"You know, you have to be careful, there are thieves everywhere. And if you walk around in designer clothes and jewelry, you're bound to be targeted, no matter what time of day. This time you were lucky, but the next time..." he said, his generous mouth tightening around the almost angry words that were pouring out of him.
"You better get your pretty self back into the limousine where you came from!" he continued before turning around to walk away.
I'm not sure what made me reach out and grab his arm, but when he stopped and turned back towards me there was something about the way he looked at me that spurred my anger.
"You have no idea what you're talking about," I whispered "you judge simply by what you see, but you know nothing about me, absolutely nothing!"
I let him go and walked away, angry tears running down my face. The flow of tears was still going strong as I walked back into Gabriella's office and even though I told her about the way I had been pushed into the street, I didn't tell her about the police officer, I just didn't know how to explain my explosive reaction to his behavior.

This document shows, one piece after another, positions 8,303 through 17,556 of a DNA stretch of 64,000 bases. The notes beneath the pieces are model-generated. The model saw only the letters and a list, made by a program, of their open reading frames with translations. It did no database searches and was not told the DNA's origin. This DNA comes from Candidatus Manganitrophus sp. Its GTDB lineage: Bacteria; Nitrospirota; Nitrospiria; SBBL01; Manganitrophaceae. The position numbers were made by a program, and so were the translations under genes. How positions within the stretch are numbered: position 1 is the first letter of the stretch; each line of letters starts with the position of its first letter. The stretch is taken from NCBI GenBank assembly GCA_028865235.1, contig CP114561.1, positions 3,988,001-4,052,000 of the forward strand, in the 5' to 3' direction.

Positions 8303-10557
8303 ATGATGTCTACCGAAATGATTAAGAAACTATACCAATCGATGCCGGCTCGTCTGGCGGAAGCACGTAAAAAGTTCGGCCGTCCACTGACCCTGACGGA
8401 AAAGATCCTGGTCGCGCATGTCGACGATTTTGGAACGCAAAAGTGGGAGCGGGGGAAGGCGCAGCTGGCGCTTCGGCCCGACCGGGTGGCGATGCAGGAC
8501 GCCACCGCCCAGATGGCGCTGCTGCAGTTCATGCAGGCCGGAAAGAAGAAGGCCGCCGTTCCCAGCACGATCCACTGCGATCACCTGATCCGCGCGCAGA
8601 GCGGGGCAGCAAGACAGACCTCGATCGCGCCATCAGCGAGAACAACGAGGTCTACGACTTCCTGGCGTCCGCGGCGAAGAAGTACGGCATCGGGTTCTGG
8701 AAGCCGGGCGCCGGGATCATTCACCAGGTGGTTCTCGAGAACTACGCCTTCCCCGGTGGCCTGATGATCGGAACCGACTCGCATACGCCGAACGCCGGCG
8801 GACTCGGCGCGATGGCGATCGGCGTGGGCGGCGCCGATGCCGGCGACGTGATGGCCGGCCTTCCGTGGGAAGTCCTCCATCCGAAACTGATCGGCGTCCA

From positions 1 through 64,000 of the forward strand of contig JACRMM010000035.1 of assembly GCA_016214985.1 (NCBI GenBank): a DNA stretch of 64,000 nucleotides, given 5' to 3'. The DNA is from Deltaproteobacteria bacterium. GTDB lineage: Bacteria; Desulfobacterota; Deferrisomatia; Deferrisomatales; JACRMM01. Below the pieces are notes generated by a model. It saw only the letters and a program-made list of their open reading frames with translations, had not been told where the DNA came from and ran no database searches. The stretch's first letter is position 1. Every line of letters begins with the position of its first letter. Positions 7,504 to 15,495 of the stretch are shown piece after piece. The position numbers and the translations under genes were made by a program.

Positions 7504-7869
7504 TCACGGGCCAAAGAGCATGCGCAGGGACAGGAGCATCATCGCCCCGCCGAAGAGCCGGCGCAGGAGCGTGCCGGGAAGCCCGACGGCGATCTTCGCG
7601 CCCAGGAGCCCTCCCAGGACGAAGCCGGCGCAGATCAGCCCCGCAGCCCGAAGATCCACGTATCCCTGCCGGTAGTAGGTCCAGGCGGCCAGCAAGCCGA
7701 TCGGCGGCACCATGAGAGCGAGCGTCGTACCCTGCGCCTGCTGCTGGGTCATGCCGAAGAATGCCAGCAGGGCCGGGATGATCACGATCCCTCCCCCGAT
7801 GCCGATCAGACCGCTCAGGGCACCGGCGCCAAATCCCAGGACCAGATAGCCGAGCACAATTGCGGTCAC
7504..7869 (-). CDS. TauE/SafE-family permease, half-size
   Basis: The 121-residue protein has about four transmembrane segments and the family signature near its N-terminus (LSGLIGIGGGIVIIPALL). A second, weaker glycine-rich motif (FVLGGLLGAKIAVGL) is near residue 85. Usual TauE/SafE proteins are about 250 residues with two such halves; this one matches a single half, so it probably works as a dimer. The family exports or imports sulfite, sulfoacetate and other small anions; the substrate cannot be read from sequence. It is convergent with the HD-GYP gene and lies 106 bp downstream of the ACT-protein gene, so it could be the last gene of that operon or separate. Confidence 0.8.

With the help of some vodka and a cold, wet towel I was able to pull myself together enough to tell Gabriella I'd be back next week, before straightening my clothes and walking out of the beauty parlor, intent on making it home on time. I forced myself to think of nothing except taking step after step towards our house, walking being my preferred choice of traveling the short distance I needed to go.
As I opened the door to my home I wondered if my husband would be surprised to see me that afternoon. I took a deep breath, straightened my back and closed the heavy door to my prison, intent on letting no signs of what had happened show on my face or in my actions.
- - - - -